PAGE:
Former reason staffer Matt Welch, writing from his current perch at the Los Angeles Times, uses a local example to explain how even "good" eminent domain–that is, for such clearly "public" purposes as public schools–can still be pretty rotten as it destroys long-lasting low-income neighborhoods.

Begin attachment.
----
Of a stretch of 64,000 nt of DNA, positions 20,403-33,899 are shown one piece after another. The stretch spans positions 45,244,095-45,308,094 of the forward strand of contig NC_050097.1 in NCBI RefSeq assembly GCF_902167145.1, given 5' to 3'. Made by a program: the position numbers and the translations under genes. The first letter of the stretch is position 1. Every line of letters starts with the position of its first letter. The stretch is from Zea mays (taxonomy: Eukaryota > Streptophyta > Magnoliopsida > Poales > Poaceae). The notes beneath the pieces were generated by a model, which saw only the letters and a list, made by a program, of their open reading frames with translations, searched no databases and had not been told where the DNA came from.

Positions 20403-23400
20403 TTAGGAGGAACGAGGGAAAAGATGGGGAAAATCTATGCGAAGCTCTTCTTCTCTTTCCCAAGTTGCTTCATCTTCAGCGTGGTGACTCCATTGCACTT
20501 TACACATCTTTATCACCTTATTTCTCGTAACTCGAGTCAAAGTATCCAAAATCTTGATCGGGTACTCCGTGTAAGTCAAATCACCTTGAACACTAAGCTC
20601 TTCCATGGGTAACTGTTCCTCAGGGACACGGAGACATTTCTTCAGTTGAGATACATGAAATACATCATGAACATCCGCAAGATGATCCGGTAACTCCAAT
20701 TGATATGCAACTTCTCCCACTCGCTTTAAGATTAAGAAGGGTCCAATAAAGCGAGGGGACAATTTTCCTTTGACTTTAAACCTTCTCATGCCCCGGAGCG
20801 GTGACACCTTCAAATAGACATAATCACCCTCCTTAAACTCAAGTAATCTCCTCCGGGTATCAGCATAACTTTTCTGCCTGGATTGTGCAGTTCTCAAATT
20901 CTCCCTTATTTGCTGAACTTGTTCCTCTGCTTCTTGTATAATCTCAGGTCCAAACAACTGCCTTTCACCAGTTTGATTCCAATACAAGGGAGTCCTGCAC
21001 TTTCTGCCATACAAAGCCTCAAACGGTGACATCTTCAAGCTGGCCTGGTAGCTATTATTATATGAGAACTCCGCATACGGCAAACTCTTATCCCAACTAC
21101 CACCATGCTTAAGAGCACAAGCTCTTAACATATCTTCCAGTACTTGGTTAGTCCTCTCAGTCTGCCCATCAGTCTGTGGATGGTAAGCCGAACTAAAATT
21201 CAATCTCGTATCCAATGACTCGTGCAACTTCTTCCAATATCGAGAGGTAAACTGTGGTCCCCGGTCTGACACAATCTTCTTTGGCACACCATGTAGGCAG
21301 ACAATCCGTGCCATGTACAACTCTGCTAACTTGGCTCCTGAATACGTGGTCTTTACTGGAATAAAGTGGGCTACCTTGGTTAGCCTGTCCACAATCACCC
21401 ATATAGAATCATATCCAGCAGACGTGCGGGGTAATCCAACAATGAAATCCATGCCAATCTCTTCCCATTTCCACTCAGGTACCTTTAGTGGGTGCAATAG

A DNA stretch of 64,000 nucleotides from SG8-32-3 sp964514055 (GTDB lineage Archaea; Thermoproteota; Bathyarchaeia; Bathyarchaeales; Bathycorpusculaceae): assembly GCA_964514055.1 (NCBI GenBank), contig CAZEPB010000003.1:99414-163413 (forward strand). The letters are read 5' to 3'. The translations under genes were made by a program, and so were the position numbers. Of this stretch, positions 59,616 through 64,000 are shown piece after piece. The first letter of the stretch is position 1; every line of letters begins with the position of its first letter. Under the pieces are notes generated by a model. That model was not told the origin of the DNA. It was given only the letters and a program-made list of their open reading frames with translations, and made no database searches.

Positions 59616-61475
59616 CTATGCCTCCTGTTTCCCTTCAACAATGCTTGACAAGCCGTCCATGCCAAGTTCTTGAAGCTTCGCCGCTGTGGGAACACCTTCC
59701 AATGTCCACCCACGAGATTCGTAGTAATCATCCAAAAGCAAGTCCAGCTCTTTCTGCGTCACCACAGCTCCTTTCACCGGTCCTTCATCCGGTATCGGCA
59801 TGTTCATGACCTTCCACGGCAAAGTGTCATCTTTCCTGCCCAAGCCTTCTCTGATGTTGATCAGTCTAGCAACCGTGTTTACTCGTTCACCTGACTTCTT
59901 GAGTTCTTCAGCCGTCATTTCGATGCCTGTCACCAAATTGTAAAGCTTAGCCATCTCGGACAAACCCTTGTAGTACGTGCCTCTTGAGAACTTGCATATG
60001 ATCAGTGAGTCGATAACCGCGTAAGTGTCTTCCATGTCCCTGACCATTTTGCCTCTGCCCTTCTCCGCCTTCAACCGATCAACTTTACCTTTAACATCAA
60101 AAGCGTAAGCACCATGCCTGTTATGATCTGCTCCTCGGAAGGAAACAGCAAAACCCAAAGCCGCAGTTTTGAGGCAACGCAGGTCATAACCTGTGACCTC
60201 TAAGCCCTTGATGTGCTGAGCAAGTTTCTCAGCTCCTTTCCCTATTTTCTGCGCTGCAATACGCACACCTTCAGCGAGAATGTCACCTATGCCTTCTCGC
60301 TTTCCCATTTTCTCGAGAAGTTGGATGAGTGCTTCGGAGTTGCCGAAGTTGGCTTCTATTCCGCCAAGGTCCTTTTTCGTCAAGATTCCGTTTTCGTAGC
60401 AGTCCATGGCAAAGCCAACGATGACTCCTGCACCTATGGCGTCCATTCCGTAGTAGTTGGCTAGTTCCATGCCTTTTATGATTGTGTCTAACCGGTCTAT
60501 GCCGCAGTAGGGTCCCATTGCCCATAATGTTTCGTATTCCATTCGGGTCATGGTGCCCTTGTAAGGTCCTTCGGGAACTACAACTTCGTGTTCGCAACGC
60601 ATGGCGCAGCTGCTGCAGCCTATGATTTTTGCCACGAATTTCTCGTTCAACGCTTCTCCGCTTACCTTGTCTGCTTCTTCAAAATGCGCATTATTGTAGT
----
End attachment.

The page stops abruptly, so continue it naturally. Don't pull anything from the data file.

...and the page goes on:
Jonathan Vanderhagen believes a judge doomed his son to an early death. The judge says Vanderhagen's Facebook posts were intimidating.
Plus: Attacks on Saudi Arabia unlikely to raise U.S. oil prices
Pending restrictions on vaping products in Michigan and New York are based on an alarmingly broad understanding of the executive branch's "public health" authority.
"Controlled choice" is supposed to fix inequality in New York public schools. It might make everything worse.